The Danish government will slaughter millions of minks at more than 1,000 farms, citing concerns that a mutation in the novel coronavirus that has infected the mink could potentially affect the effectiveness of a vaccine for humans.

Prime Minister Mette Frederiksen announced this at a press conference on Wednesday. Denmark, one of the world’s largest exporters of mink fur, has 15 million or more minks. She said the armed forces would be involved in the culling of minks.

Kare Molbak, the head of the State Serum Institute, the government’s department of public health and infectious diseases, warned at the news conference that a mutation could affect the effectiveness of future vaccines. The government has notified the World Health Organization of the virus mutation and 12 people in the Jutland area know it is known and that it is weakly responsive to antibodies, according to news reports.

The WHO confirmed by email that it “has been informed by Denmark of a number of people infected with mink coronavirus and showing some genetic changes in the virus”. WHO said Denmark is “investigating the epidemiological and virological implications of these findings and killing the mink population. We are in contact with them to find out more about this event. “

With no published reports on the nature of the mutation or how the virus variant was tested, scientists outside Denmark who studied the virus remained somewhat in the dark. Dr. Stanley Perlman, a microbiologist at the University of Iowa and a novel coronavirus specialist, said he could not evaluate the Danish statements without further information.

Dr. Jonathan Epstein, vice president of science and outreach for the EcoHealth Alliance, a conservation organization, said he hadn’t seen any details yet, but, “Somebody should release the sequences soon, and evolutionary biologists will be everywhere.”

Emma Hodcroft, a geneticist at the University of Basel who is tracking the spread of the novel corona virus, warned on Twitter to be careful. “Don’t panic,” tweeted Dr. Hodcroft. “Scientists are updated when we have more information.”

In September, Dutch scientists reported in an article not yet peer-reviewed that the virus jumped between mink and humans. In Denmark, the government is describing a version of the virus that migrated from mink to humans.

The coronavirus mutates slowly but regularly, and a different variant of the virus in and of itself would not be a cause for concern, experts have said.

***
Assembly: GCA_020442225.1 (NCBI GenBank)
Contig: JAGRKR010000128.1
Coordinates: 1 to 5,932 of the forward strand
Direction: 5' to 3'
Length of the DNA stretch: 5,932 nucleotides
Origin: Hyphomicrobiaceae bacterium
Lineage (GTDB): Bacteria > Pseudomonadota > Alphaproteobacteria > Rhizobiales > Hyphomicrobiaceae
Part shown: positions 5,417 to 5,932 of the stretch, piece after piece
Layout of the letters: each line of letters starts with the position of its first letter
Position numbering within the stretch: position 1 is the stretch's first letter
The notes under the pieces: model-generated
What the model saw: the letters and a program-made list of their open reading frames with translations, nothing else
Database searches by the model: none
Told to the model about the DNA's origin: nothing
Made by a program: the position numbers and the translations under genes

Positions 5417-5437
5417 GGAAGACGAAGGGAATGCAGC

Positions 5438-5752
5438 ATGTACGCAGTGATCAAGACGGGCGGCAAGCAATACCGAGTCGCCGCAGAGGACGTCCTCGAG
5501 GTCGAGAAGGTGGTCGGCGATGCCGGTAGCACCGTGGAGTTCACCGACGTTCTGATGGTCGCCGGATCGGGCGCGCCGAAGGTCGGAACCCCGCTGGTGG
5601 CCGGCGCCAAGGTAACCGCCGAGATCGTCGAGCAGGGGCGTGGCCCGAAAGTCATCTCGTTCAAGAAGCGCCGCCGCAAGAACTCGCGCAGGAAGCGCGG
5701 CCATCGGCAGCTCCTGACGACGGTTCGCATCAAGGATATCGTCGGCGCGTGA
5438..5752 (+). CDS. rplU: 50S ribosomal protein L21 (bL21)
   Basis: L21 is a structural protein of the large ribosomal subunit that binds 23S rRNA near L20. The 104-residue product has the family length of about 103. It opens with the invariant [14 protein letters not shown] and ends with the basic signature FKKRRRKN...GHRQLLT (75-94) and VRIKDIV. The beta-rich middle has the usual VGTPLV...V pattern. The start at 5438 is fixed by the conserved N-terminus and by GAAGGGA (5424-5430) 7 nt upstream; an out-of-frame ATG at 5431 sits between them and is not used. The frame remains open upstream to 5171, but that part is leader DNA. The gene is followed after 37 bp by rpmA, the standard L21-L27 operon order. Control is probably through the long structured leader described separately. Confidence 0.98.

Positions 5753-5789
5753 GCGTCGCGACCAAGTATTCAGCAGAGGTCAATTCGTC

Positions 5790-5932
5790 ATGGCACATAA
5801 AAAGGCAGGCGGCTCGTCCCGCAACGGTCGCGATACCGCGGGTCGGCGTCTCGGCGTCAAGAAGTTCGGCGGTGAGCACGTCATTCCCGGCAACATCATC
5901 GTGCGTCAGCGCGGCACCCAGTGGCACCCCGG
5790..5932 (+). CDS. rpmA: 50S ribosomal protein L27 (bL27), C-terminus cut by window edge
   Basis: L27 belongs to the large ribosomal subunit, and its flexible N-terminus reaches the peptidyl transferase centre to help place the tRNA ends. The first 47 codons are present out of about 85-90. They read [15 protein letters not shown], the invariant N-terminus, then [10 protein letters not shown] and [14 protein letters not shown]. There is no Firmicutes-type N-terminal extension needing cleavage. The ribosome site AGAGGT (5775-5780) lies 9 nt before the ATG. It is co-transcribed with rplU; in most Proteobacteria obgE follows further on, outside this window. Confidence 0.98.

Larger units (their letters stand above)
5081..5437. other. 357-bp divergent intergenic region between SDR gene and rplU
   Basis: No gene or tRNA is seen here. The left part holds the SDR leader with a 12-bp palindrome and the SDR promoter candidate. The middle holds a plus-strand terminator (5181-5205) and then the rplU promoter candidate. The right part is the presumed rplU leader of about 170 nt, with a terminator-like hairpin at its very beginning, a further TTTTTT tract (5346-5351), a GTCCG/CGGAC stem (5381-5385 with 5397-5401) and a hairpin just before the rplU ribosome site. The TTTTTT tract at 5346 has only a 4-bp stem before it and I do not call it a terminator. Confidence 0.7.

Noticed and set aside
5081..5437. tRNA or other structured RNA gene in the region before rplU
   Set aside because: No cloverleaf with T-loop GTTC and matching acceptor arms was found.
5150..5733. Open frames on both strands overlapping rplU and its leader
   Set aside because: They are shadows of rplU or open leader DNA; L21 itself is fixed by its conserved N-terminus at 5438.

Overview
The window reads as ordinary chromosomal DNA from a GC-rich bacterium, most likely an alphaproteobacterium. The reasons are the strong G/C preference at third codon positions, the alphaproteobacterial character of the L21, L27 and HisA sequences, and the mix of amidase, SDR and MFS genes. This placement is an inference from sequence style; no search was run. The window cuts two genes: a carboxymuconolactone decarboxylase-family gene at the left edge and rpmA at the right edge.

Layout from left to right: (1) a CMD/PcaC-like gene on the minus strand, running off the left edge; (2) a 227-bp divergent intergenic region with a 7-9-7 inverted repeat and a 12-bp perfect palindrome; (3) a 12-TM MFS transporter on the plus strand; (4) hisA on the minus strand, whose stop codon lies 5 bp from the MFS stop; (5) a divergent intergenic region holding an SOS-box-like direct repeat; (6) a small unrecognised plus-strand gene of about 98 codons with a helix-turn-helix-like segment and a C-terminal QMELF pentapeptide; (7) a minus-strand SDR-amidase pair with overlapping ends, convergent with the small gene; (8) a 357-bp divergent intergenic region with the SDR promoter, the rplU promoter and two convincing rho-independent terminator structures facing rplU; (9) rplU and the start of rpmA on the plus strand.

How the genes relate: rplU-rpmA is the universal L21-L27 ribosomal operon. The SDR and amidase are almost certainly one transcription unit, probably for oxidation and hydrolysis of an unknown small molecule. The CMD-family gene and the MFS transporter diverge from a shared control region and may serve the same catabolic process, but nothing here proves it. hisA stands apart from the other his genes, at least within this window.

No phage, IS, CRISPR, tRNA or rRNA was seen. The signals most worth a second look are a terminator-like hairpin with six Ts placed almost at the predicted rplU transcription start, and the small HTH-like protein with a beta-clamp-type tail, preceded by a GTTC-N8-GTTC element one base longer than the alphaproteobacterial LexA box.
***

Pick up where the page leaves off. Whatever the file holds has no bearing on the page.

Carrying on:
Researchers looked at a mutation in the virus’ spike protein called D614G that can increase transmission. They concluded that there is as yet no evidence that the particular mutation would increase virulence or affect the way a vaccine works.

Denmark had already started killing all mink on 400 farms that were either infected or close enough to infected farms to cause concern. Killing all minks will wipe out the industry for years to come.

Minks belong to the weasel family, along with ferrets, who can easily become infected with the coronavirus. Ferrets seem to have mild symptoms. Mink kept in crowded conditions, ideal for spreading a virus, can get quite sick and die. Minks have also been infected in other countries, including the Netherlands and some US states. Thousands of minks were killed in Utah due to a coronavirus outbreak, but authorities there said the mink did not transmit the virus to humans, it actually transmitted the virus.

Many conservationists are concerned about the spread of the virus to populations of animals such as chimpanzees, which are believed to be susceptible, although cases have not yet been identified. Research groups are testing bats, pets, and wildlife in the United States.

Researchers are also concerned about what happens when the virus moves from one species to another and can take on changes or mutations. While most of these changes are unlikely to be a problem for humans, there is always a chance that strains of the virus could become more contagious or virulent.

Animal Protection Denmark, an advocacy group, recommended a long-term solution to the mink and coronavirus problem: “The right decision would be to end mink farming entirely and help farmers in other professions that do not endanger public health and animal welfare.”


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